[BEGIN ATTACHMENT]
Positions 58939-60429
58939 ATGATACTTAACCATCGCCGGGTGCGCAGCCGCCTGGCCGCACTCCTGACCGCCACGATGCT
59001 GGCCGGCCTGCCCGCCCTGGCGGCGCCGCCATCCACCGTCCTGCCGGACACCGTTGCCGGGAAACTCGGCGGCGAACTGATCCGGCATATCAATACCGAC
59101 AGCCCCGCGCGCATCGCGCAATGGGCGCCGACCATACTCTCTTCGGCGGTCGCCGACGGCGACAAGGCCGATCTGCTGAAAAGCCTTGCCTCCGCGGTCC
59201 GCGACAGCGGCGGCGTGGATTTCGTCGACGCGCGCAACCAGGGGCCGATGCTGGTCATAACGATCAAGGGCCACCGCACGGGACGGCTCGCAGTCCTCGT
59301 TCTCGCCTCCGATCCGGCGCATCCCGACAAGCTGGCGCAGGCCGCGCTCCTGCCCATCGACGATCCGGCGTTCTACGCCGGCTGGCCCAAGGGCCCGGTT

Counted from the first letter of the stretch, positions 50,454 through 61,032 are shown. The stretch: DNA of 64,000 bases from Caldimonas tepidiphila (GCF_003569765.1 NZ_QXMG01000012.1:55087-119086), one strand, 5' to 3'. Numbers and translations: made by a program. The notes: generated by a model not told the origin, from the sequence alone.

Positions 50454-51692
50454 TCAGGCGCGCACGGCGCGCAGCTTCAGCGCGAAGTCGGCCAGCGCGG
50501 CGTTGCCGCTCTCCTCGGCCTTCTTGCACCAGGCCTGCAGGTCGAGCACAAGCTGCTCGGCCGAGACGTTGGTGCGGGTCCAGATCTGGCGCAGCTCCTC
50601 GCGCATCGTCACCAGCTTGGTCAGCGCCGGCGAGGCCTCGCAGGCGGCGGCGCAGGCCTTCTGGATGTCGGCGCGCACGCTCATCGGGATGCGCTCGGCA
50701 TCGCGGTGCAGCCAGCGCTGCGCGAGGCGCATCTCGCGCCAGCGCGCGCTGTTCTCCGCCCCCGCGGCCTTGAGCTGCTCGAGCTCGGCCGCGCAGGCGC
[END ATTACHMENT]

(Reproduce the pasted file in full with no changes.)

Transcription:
Positions 58939-60429
58939 ATGATACTTAACCATCGCCGGGTGCGCAGCCGCCTGGCCGCACTCCTGACCGCCACGATGCT
59001 GGCCGGCCTGCCCGCCCTGGCGGCGCCGCCATCCACCGTCCTGCCGGACACCGTTGCCGGGAAACTCGGCGGCGAACTGATCCGGCATATCAATACCGAC
59101 AGCCCCGCGCGCATCGCGCAATGGGCGCCGACCATACTCTCTTCGGCGGTCGCCGACGGCGACAAGGCCGATCTGCTGAAAAGCCTTGCCTCCGCGGTCC
59201 GCGACAGCGGCGGCGTGGATTTCGTCGACGCGCGCAACCAGGGGCCGATGCTGGTCATAACGATCAAGGGCCACCGCACGGGACGGCTCGCAGTCCTCGT
59301 TCTCGCCTCCGATCCGGCGCATCCCGACAAGCTGGCGCAGGCCGCGCTCCTGCCCATCGACGATCCGGCGTTCTACGCCGGCTGGCCCAAGGGCCCGGTT

Counted from the first letter of the stretch, positions 50,454 through 61,032 are shown. The stretch: DNA of 64,000 bases from Caldimonas tepidiphila (GCF_003569765.1 NZ_QXMG01000012.1:55087-119086), one strand, 5' to 3'. Numbers and translations: made by a program. The notes: generated by a model not told the origin, from the sequence alone.

Positions 50454-51692
50454 TCAGGCGCGCACGGCGCGCAGCTTCAGCGCGAAGTCGGCCAGCGCGG
50501 CGTTGCCGCTCTCCTCGGCCTTCTTGCACCAGGCCTGCAGGTCGAGCACAAGCTGCTCGGCCGAGACGTTGGTGCGGGTCCAGATCTGGCGCAGCTCCTC
50601 GCGCATCGTCACCAGCTTGGTCAGCGCCGGCGAGGCCTCGCAGGCGGCGGCGCAGGCCTTCTGGATGTCGGCGCGCACGCTCATCGGGATGCGCTCGGCA
50701 TCGCGGTGCAGCCAGCGCTGCGCGAGGCGCATCTCGCGCCAGCGCGCGCTGTTCTCCGCCCCCGCGGCCTTGAGCTGCTCGAGCTCGGCCGCGCAGGCGC